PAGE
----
Friday, November 18, 2005

The Hireling Report #16

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State Supreme Court tells cardinal to turn over files

From the L.A. Daily News
November 18, 2005

Associated Press

The state Supreme Court declined to overturn an appeals court ruling that forces Cardinal Roger Mahony to turn over the private personnel files of two former priests accused of sexual molestation.
The ruling this week is the latest development in a battle between the Los Angeles County district attorney, who subpoenaed the files three years ago, and the nation's largest Roman Catholic archdiocese.

Mahony has argued that opening the files would violate the church's constitutional right of religious freedom. Donald Steier, an attorney for the individual priests, said he was considering appealing the case to the U.S. Supreme Court.

The ruling is a blow for Mahony and the archdiocese because, barring another appeal, it means prosecutors may scour the personnel files for evidence that could result in criminal charges against additional clergy members - and possibly even Mahony himself.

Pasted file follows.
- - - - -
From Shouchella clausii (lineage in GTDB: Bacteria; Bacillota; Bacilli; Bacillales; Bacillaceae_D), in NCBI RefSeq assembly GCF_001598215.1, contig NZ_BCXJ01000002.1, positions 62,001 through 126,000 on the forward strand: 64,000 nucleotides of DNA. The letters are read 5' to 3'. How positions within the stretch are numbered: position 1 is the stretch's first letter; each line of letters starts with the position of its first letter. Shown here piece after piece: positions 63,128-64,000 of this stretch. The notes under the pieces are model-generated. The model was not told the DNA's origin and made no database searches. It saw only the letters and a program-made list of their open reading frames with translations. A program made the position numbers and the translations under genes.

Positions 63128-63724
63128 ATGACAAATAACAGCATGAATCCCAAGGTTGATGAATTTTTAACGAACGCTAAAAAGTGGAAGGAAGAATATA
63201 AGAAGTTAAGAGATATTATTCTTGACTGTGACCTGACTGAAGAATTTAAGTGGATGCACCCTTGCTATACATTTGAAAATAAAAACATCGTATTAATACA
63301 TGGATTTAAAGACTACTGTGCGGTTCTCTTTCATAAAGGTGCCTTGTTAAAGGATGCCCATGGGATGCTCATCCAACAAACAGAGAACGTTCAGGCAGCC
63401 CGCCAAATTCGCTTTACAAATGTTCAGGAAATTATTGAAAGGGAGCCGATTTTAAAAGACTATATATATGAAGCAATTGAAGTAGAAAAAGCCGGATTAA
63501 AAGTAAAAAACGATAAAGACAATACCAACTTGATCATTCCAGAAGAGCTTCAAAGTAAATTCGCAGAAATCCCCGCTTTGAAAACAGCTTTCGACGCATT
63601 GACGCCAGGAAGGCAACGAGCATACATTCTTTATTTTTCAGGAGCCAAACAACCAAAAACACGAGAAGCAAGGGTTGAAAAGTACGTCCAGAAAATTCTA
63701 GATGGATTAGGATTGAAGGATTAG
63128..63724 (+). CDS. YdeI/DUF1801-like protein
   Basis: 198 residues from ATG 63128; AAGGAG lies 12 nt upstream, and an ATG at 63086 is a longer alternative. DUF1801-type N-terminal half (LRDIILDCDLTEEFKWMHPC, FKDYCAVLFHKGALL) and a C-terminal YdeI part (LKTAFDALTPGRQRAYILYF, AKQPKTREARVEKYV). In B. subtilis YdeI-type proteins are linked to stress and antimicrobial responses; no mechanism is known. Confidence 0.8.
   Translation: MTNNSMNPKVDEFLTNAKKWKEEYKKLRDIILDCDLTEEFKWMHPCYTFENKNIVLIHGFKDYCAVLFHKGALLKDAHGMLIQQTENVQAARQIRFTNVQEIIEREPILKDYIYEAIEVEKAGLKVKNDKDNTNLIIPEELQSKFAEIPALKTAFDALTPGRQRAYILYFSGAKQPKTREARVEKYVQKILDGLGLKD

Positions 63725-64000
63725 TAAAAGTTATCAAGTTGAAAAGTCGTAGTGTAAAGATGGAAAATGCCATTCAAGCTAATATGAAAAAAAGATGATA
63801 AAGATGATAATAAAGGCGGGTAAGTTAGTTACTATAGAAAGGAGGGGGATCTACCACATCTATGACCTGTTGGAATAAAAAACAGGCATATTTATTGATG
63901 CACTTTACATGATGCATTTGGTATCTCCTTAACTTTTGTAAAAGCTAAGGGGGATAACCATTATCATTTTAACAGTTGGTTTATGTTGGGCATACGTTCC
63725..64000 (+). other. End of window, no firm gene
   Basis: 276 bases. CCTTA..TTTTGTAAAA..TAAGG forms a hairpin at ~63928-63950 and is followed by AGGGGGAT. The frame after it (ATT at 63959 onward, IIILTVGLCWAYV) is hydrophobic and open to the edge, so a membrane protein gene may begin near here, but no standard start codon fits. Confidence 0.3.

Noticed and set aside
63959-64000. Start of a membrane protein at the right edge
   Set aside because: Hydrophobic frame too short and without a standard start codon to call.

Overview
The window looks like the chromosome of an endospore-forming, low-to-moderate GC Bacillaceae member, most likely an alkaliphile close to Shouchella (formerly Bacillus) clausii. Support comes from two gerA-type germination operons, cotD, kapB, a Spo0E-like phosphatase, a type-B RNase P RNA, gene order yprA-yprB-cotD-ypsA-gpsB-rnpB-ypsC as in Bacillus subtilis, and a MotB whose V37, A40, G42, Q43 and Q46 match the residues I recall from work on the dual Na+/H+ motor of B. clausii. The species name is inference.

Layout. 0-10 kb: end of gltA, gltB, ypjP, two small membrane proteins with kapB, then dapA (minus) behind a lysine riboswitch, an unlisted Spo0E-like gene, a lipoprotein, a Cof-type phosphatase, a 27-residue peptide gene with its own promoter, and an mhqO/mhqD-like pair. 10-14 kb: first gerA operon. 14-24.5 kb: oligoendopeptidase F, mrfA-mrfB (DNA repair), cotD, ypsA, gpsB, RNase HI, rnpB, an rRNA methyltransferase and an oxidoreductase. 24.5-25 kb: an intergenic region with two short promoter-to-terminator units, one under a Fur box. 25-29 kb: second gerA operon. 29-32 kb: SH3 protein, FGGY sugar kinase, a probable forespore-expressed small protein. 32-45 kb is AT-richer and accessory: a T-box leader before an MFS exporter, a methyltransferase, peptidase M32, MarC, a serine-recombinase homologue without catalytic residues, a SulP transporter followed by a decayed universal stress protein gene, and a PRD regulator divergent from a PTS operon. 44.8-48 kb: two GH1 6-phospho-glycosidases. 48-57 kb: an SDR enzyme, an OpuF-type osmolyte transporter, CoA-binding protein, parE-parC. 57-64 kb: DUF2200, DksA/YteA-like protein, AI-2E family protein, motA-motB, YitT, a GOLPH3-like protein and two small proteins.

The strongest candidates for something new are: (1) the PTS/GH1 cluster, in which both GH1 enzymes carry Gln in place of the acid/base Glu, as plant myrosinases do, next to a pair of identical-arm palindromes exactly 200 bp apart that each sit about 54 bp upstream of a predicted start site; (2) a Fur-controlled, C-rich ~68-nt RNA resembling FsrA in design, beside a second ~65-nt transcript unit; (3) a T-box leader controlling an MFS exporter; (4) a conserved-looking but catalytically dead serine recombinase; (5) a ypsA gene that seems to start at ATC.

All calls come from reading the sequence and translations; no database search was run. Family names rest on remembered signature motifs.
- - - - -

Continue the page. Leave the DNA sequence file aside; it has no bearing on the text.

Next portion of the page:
One former priest, Michael Wempe, is expected to go on trial within weeks on three counts of committing a lewd act on a child and one count of oral copulation of a person under 16. District Attorney Steve Cooley has said his investigators are also looking into several other cases that could fall within the statute of limitations for prosecution of sexual abuse.

"This is an important milestone in addressing the issue of clerical sexual abuse," Cooley said. "I look forward to immediate access to files we subpoenaed from the Los Angeles Archdiocese."

In a separate civil case, a judge ruled Wednesday that a monsignor must submit to deposition questions and can't assert "clergy privilege" to avoid revealing whether he heard confessions of a deacon accused of sexual abuse.

"The penitential privilege protects a communication made in confidence," wrote Judge Haley Fromholz, who has been supervising a global settlement of more than 550 civil lawsuits against the archdiocese. "It does not prohibit the disclosure of the fact that the communication occurred."

Church attorneys argued that all communications between a priest and a bishop are privileged. Some priests might continue to refuse to answer questions despite the ruling, said Donald Woods, an archdiocese attorney.

Monsignor Michael Lenihan was deposed last summer in cases involving three priests, including Michael Baker, a deacon he supervised who later admitted abusing two brothers and has been accused in other cases.

Lenihan also was questioned about his nephew, who is accused of abuse, and a case in which a woman allegedly reported abuse to him.


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